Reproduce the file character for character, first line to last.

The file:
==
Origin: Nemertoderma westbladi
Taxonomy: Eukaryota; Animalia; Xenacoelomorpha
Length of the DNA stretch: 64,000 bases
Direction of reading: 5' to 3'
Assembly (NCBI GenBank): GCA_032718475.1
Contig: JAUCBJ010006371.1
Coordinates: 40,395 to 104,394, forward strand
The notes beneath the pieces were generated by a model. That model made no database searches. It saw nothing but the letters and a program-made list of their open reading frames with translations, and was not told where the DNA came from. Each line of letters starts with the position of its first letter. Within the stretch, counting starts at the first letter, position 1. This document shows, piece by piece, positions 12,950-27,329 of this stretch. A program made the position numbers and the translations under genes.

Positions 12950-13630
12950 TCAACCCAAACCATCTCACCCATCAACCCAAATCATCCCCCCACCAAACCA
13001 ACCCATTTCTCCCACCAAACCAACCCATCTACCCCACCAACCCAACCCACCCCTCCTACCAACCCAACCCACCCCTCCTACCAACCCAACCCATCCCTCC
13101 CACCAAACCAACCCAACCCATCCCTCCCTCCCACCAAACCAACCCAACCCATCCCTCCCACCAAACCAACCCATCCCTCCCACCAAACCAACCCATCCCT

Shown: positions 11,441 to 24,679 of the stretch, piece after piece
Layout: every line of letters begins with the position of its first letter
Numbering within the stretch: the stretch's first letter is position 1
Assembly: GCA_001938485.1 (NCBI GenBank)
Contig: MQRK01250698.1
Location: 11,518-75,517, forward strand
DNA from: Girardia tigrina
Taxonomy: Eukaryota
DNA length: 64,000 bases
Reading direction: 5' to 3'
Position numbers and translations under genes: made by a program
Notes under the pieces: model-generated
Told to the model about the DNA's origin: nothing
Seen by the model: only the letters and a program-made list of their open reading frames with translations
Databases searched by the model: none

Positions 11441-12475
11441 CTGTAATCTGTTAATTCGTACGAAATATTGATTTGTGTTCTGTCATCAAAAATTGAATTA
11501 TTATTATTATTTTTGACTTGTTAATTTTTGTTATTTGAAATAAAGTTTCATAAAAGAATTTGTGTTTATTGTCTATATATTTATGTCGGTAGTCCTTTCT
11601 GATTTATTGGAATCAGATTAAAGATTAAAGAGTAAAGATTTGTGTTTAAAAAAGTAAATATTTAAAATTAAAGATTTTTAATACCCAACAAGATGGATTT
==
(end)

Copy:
Origin: Nemertoderma westbladi
Taxonomy: Eukaryota; Animalia; Xenacoelomorpha
Length of the DNA stretch: 64,000 bases
Direction of reading: 5' to 3'
Assembly (NCBI GenBank): GCA_032718475.1
Contig: JAUCBJ010006371.1
Coordinates: 40,395 to 104,394, forward strand
The notes beneath the pieces were generated by a model. That model made no database searches. It saw nothing but the letters and a program-made list of their open reading frames with translations, and was not told where the DNA came from. Each line of letters starts with the position of its first letter. Within the stretch, counting starts at the first letter, position 1. This document shows, piece by piece, positions 12,950-27,329 of this stretch. A program made the position numbers and the translations under genes.

Positions 12950-13630
12950 TCAACCCAAACCATCTCACCCATCAACCCAAATCATCCCCCCACCAAACCA
13001 ACCCATTTCTCCCACCAAACCAACCCATCTACCCCACCAACCCAACCCACCCCTCCTACCAACCCAACCCACCCCTCCTACCAACCCAACCCATCCCTCC
13101 CACCAAACCAACCCAACCCATCCCTCCCTCCCACCAAACCAACCCAACCCATCCCTCCCACCAAACCAACCCATCCCTCCCACCAAACCAACCCATCCCT

Shown: positions 11,441 to 24,679 of the stretch, piece after piece
Layout: every line of letters begins with the position of its first letter
Numbering within the stretch: the stretch's first letter is position 1
Assembly: GCA_001938485.1 (NCBI GenBank)
Contig: MQRK01250698.1
Location: 11,518-75,517, forward strand
DNA from: Girardia tigrina
Taxonomy: Eukaryota
DNA length: 64,000 bases
Reading direction: 5' to 3'
Position numbers and translations under genes: made by a program
Notes under the pieces: model-generated
Told to the model about the DNA's origin: nothing
Seen by the model: only the letters and a program-made list of their open reading frames with translations
Databases searched by the model: none

Positions 11441-12475
11441 CTGTAATCTGTTAATTCGTACGAAATATTGATTTGTGTTCTGTCATCAAAAATTGAATTA
11501 TTATTATTATTTTTGACTTGTTAATTTTTGTTATTTGAAATAAAGTTTCATAAAAGAATTTGTGTTTATTGTCTATATATTTATGTCGGTAGTCCTTTCT
11601 GATTTATTGGAATCAGATTAAAGATTAAAGAGTAAAGATTTGTGTTTAAAAAAGTAAATATTTAAAATTAAAGATTTTTAATACCCAACAAGATGGATTT